Consider the butterflies

Author: The Revd Canon Dr Nick Garrard

Published on: 5 September 2022

Have you noticed this year’s butterflies? Since we rewilded part of our garden Helen and I have been struck by the number and variety of butterflies that visit.

As each species emerges in succession, they lift our spirits. Across the world, butterflies have represented spiritual rebirth, comfort and hope since ancient times.

This year we organised Easter discovery events for the two primary schools that serve part of our benefice. Pupils experienced the story of Jesus’ passion, death and resurrection in different ways before making their own response in the form of cardboard butterflies that they decorated, adding prayers or messages of love and hope. The butterfly’s life journey from tiny egg to a hungry caterpillar that becomes sealed in a hard, seemingly lifeless cocoon before emerging to spread its wings offers a powerful metaphor for Christ’s resurrection that can be easily understood and shared.

It also offers a wonderful image of being prayerfully Transformed by Christ. The word “transform” means to cross over, go beyond and be formed anew. By fulfilling its life cycle, a butterfly’s metamorphosis becomes complete. As Christians we are called to grow from the small egg that we once were, before entering the place of greatest trust in God, the still, dark cocoon. Jesus said, “when you pray, go into your room, close the door and pray to your Father, who is unseen.” (Matthew 6.6) The caterpillar doesn’t know from experience what will happen inside the cocoon. It must trust its instinct. It becomes a pupa, its caterpillar cells slowly dissolving to nourish forming legs, wings and eyes. It emerges in an unfamiliar body, able to travel vast distances, to be warmed by the sun and borne up by the wind.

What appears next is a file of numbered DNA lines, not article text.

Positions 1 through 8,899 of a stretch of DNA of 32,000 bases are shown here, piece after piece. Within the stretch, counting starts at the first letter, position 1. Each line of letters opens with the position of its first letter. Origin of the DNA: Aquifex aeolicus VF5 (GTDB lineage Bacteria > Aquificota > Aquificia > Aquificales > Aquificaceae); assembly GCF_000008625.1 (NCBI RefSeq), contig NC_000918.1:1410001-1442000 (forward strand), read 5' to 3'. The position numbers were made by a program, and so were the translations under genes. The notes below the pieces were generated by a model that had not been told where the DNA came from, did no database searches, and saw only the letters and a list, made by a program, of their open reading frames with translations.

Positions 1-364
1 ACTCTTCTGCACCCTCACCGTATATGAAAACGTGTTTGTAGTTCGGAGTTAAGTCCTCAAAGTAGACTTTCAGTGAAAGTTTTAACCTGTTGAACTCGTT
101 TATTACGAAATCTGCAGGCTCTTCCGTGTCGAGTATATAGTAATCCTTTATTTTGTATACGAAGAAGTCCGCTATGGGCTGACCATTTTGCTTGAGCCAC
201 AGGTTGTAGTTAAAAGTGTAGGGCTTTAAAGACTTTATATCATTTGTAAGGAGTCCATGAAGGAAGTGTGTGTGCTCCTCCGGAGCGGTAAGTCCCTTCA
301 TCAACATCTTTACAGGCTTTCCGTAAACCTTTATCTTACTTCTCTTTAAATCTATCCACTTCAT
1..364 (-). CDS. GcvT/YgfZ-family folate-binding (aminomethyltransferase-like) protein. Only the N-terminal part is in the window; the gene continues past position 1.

This year focusses on the prayerful beginning of the Diocesan Vision. But like the essence that runs through the butterfly’s life stages, the next two years will also be deeply prayerful. Living prayerfully is to enter that still, quiet space with Jesus, not to bombard him with our hopes, needs and worries but open to the transformation he intends.

The author...

No Image Found

The Revd Canon Dr Nick Garrard

Licensed clergy - Incumbent: Priest in Charge, Bramerton Group Ministry (Rockland) (Benefice)

This article is from...

Articles in this issue...

Prayer, presence, proclamation and persuasion

Bacon sandwiches, time together and great input was a recipe for success as far as our PCC was concerned!


Eyes fixed on Jesus

A large group of us gathered from the Trunch Benefice during March in our Mundesley Community rooms to join others on Zoom for the Diocese: Leading Your Church into Growth (LYCiG) conference.


One Big Day 2022

“Let us hold unswervingly to the hope we profess, for he who promised is faithful. And let us consider how we may spur one another on toward love and good deeds, not giving up meeting together, as some are in the habit of doing, but encouraging one another—and all the more as you see the Day approaching.” Hebrews 10: 23-25


PCC News survey follow up

One of the outcomes of the PCC News survey was that a few people asked for reports from parishes already using The Parish Giving Scheme (PGS) in our Diocese.


Avoid bank charges

I am treasurer of Cromer and also Sheringham PCCs and I became aware that at Cromer we are being charged over £100 a month in bank charges.


The legacy lives on

Legacies are a lifeline for our parishes. Church of England parishes receive over 4,000 legacies each year – gifts to finance mission projects, maintain beautiful church buildings and grow faithful and faith filled communities.


Bergh Apton Church thanks Keys Auctioneers

It was an item in the summer 2021 issue of PCC news that first sparked the idea.


‘Being prayerful’

As many readers will be aware, the new Diocesan vision embraces the threefold invitation to be “Prayerful, Pastoral, Prophetic”, and this year the emphasis has been on the first of those.


Maintenance matters

When the Society for the Protection of Ancient Buildings (SPAB) was founded, William Morris wrote of the need to “stave off decay by daily care, to prop a perilous wall or mend a leaky roof.”


Safeguarding training update – August 2022

Where has this year gone? Here we are entering the Autumn, and what this time last year felt like a new Training Plan to be delivered, is now well very well established, and planning for next year already well underway!


Keep up to date

Subscribe to our eNews for a snapshot of news, events and resources, usually emailed once a fortnight

Signup to newsletter